measurementsare grouped into sections depending on
measured parameters of human body. Every section
includes one or more physical sites where the exper-
imenter takes the measurement. When a single mea-
surement is completed, the acquired data are inserted
via a user interface into the system and sent to the
server. When the whole set of measurements is com-
pleted, the data are evaluated, sent back to the client
application and the participant can see his/her results
extended with additional information. The whole pro-
cedure shown in Figure 1 takes approximately 10–15
The following list contains the current set of de-
fined physical sites and health related data acquired at
these sites:
1. Brain
P300 latency [ms]
Fundamental frequency during concentration
Fundamental frequency during meditation [Hz]
2. Body proportions
Height [cm]
Weight [kg]
Muscle mass [kg] or [%]
Body fat [kg] or [%]
Body water [kg] or [%]
Body Mass Index (BMI)
3. Electrocardiography (ECG)
Heart rate [BPM]
ST segment [ms]
QRS complex [ms]
4. Blood pressure
Heart rate [BPM]
Systolic pressure [mm Hg]
Diastolic pressure [mm Hg]
5. Blood sugar
Concentration of glucose [mmol/l]
6. Spirometry
FVC (Forced Vital Capacity) [l]
FEV1 (Forced Expiratory Volume in 1st sec-
ond) [l]
PEF (Peak Expiratory Flow) [l/s]
7. Hand reaction time
Average reaction time [ms]
Number of falsely pressed buttons
Number of missed buttons
8. Leg reaction time
Average reaction time [ms]
Best reaction time [ms]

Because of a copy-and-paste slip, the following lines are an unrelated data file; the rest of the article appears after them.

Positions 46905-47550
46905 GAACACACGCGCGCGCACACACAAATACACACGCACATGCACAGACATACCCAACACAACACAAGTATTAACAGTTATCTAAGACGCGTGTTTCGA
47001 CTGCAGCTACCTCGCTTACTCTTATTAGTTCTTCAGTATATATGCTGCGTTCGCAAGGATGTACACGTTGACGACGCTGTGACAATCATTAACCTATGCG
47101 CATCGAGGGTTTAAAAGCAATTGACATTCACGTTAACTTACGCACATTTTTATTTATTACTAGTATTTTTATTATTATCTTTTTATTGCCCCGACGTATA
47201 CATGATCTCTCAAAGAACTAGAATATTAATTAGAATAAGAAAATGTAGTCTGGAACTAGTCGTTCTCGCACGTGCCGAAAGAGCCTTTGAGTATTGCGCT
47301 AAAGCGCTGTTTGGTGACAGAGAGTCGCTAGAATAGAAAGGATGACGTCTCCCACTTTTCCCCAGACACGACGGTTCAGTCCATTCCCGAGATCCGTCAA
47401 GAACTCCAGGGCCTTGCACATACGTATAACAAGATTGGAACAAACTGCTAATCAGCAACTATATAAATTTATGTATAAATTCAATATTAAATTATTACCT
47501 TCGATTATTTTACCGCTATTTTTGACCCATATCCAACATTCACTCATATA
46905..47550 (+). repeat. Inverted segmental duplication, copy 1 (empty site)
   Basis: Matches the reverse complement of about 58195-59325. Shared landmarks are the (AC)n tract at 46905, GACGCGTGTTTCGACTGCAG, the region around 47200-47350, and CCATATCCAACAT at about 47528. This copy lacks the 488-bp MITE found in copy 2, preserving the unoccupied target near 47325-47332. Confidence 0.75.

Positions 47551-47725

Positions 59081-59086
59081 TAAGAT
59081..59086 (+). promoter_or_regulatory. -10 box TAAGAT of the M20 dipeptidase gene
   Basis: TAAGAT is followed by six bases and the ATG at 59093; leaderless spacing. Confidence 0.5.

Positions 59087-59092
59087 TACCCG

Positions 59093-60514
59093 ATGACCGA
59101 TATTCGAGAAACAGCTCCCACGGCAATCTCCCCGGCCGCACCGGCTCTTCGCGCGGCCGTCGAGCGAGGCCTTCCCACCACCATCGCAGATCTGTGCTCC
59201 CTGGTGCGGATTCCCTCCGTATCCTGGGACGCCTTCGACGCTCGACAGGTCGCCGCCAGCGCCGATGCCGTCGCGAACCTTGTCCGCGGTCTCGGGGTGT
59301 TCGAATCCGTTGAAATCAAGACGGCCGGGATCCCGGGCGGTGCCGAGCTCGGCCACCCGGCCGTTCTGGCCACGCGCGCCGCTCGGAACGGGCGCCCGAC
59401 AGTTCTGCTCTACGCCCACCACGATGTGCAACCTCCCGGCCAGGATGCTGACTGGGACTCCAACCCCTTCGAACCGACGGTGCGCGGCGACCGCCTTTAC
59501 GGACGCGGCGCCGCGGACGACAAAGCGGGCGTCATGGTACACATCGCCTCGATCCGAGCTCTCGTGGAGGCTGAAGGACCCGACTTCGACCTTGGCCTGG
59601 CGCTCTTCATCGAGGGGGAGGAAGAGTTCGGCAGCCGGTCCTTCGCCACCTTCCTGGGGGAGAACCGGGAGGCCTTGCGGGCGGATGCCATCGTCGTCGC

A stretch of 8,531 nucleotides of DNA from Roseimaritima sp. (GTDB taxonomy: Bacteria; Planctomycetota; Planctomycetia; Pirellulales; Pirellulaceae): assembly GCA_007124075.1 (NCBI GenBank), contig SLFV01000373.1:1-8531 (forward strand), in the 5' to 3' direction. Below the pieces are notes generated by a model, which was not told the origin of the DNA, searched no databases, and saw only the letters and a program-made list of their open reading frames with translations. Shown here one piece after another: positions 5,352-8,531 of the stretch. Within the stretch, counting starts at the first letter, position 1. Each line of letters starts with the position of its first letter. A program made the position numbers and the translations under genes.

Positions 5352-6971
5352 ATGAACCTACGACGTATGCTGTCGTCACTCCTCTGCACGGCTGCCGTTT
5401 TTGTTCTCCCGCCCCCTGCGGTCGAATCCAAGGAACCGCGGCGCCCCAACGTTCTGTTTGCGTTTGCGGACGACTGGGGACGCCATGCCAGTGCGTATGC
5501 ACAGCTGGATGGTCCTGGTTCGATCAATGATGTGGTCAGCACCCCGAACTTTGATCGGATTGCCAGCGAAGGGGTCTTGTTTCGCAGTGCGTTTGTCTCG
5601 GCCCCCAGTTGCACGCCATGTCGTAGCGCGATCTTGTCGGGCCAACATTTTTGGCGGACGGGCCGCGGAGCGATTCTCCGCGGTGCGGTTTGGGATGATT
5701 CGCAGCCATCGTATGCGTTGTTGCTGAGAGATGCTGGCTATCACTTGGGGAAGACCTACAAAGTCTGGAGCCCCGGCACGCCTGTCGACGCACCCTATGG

Worst reaction time [ms]
Standard deviation [ms]
9. Flexibility
Difference between fingers and foot during
deep forward bend [cm]
10. Color vision
Number of wrongly recognized pseudoisochro-
matic tables
The whole software infrastructure as well as the
current software prototype is designed in a way that
allows easy enrollment of any future health related
data category, it means with any new collection of
health related data and metadata that could be de-
fined even on site (just before the measurement). This
put further requirements on the flexibility of the data
model itself and the technologies used for its repre-
The software prototype can work in the online (de-
fault) or offline mode. When it is connected to the
Internet, it sends all input data directly to the main
server and receives back results and additional data.
When the Internet connection is not available, the pro-
totype switches to the offline mode. In this mode all
data are stored to a local repository and sent to the
server immediately when the Internet connection is
again available.
The parametric requirements on the prototype ap-
plication include its performance (input of health re-
lated data does not produce any visible delay), mobil-
ity (application can be used outside laboratory con-